Providing a decent living environment for the urban poor in developing countries remains a complex undertaking of multifaceted nature; this is especially so where the concept of human settlement is viewed as both product and process. The situation is further complicated by lack of finance, access to land, security of tenure, and restrictive regulatory bottlenecks. Dwindling support for research in human settlements, especially housing for the poor has had a coupling effect to the indifference that interventions in this area have yielded. Together, these deficiencies seem to induce a vicious cycle; yet the situation can be improved significantly with the right attitude and commitment.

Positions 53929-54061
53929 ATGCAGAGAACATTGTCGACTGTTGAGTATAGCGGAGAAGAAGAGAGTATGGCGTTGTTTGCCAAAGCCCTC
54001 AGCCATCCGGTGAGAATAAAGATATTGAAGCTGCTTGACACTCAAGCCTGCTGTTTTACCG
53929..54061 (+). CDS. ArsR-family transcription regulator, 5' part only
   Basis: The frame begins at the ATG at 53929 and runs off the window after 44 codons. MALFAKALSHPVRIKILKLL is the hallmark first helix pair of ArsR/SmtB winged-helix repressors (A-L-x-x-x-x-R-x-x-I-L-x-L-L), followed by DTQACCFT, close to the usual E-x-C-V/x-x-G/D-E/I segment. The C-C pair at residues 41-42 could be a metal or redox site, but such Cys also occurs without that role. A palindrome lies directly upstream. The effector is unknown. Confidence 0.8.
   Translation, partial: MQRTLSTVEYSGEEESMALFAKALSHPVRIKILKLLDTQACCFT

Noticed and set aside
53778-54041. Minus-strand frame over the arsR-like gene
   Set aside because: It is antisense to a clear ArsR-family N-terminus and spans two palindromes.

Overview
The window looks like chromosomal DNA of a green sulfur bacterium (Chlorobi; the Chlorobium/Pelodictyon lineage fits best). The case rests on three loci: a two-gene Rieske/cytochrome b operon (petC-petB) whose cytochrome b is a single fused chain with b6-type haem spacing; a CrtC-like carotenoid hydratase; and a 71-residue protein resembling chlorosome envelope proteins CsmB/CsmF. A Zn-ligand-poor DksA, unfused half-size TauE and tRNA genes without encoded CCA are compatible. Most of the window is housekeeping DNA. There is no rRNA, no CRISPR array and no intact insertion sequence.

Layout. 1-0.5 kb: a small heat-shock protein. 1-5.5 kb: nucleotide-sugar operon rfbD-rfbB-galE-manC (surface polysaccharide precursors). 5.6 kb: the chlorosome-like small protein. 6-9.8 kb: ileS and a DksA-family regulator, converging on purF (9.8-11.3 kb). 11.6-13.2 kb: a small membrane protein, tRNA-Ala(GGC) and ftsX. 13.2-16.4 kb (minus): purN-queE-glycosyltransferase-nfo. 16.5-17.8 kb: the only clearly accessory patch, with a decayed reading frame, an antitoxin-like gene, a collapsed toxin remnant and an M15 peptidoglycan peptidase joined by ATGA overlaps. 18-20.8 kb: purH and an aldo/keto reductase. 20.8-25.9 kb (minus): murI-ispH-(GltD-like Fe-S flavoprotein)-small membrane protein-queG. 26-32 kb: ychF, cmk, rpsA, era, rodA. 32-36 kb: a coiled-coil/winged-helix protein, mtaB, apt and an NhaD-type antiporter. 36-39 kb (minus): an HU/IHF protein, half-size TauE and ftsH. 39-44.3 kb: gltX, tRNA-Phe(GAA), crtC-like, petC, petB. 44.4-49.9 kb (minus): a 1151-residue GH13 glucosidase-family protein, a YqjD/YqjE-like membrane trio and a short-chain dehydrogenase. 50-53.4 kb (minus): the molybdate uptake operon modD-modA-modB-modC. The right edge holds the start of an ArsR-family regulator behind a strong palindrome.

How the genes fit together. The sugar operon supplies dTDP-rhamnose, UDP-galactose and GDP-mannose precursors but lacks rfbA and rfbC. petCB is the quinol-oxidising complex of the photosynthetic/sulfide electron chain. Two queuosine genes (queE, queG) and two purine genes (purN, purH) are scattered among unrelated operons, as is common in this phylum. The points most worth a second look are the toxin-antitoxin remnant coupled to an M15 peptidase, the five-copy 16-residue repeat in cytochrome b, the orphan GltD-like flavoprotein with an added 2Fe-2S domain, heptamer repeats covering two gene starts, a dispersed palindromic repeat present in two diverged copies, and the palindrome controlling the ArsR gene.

This report on Mukuru, undertaken by CURI in partnership with AMT, MuST, and Muungano wa Wanavijiji, adopted an investigative approach to expose, but also attempt to address, the problematic situation engendered by inaccessibility of land for housing the urban poor; insecurity of tenure; the disconnect between formal (government-led) and alternative approaches to settlement upgrading and housing delivery; and the failure to embrace a truly participatory approach in seeking appropriate solutions for sustainable urban planning and better livelihoods. The timeliness of this work cannot be overemphasized, Kenya being a signatory of numerous human rights based conventions in areas that include housing and water and sanitation. Key national policies in Kenya, including those touching on slum interventions have been aligned to key universal policies such as the Millennium Development Goals. AMT and partners remain committed to the plight of the inadequately housed urban communities living in the informal settlements, through research and innovative interventions. We believe that well-researched urban environments provide opportunities for fruitful intervention. This report is a means to that end. We commend its utilization by all those committed to the innovation and promotion of appropriate solutions for amelioration of the human settlement adversities facing the urban poor.